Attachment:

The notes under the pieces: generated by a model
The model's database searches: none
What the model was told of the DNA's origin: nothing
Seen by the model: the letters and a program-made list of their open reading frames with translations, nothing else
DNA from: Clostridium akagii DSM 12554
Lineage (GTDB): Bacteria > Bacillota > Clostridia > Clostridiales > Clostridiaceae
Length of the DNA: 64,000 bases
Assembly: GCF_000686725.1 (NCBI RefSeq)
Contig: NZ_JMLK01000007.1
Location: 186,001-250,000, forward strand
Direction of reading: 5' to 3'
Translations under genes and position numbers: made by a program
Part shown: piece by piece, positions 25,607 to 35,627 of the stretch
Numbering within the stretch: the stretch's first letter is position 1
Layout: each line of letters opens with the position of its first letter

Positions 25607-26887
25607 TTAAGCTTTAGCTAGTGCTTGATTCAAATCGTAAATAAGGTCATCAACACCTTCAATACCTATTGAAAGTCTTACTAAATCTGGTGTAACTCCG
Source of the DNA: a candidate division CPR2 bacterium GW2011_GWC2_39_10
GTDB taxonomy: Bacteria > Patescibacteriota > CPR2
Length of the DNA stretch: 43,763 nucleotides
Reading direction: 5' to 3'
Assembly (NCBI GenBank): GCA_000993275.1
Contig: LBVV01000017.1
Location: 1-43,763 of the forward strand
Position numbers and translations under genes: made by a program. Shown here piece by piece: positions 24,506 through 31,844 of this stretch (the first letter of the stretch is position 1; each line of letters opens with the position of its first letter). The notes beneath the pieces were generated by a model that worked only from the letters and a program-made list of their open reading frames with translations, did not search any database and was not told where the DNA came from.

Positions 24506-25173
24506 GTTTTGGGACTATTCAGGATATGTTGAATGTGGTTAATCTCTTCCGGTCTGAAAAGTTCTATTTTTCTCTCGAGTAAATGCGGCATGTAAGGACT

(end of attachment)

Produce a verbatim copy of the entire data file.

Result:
The notes under the pieces: generated by a model
The model's database searches: none
What the model was told of the DNA's origin: nothing
Seen by the model: the letters and a program-made list of their open reading frames with translations, nothing else
DNA from: Clostridium akagii DSM 12554
Lineage (GTDB): Bacteria > Bacillota > Clostridia > Clostridiales > Clostridiaceae
Length of the DNA: 64,000 bases
Assembly: GCF_000686725.1 (NCBI RefSeq)
Contig: NZ_JMLK01000007.1
Location: 186,001-250,000, forward strand
Direction of reading: 5' to 3'
Translations under genes and position numbers: made by a program
Part shown: piece by piece, positions 25,607 to 35,627 of the stretch
Numbering within the stretch: the stretch's first letter is position 1
Layout: each line of letters opens with the position of its first letter

Positions 25607-26887
25607 TTAAGCTTTAGCTAGTGCTTGATTCAAATCGTAAATAAGGTCATCAACACCTTCAATACCTATTGAAAGTCTTACTAAATCTGGTGTAACTCCG
Source of the DNA: a candidate division CPR2 bacterium GW2011_GWC2_39_10
GTDB taxonomy: Bacteria > Patescibacteriota > CPR2
Length of the DNA stretch: 43,763 nucleotides
Reading direction: 5' to 3'
Assembly (NCBI GenBank): GCA_000993275.1
Contig: LBVV01000017.1
Location: 1-43,763 of the forward strand
Position numbers and translations under genes: made by a program. Shown here piece by piece: positions 24,506 through 31,844 of this stretch (the first letter of the stretch is position 1; each line of letters opens with the position of its first letter). The notes beneath the pieces were generated by a model that worked only from the letters and a program-made list of their open reading frames with translations, did not search any database and was not told where the DNA came from.

Positions 24506-25173
24506 GTTTTGGGACTATTCAGGATATGTTGAATGTGGTTAATCTCTTCCGGTCTGAAAAGTTCTATTTTTCTCTCGAGTAAATGCGGCATGTAAGGACT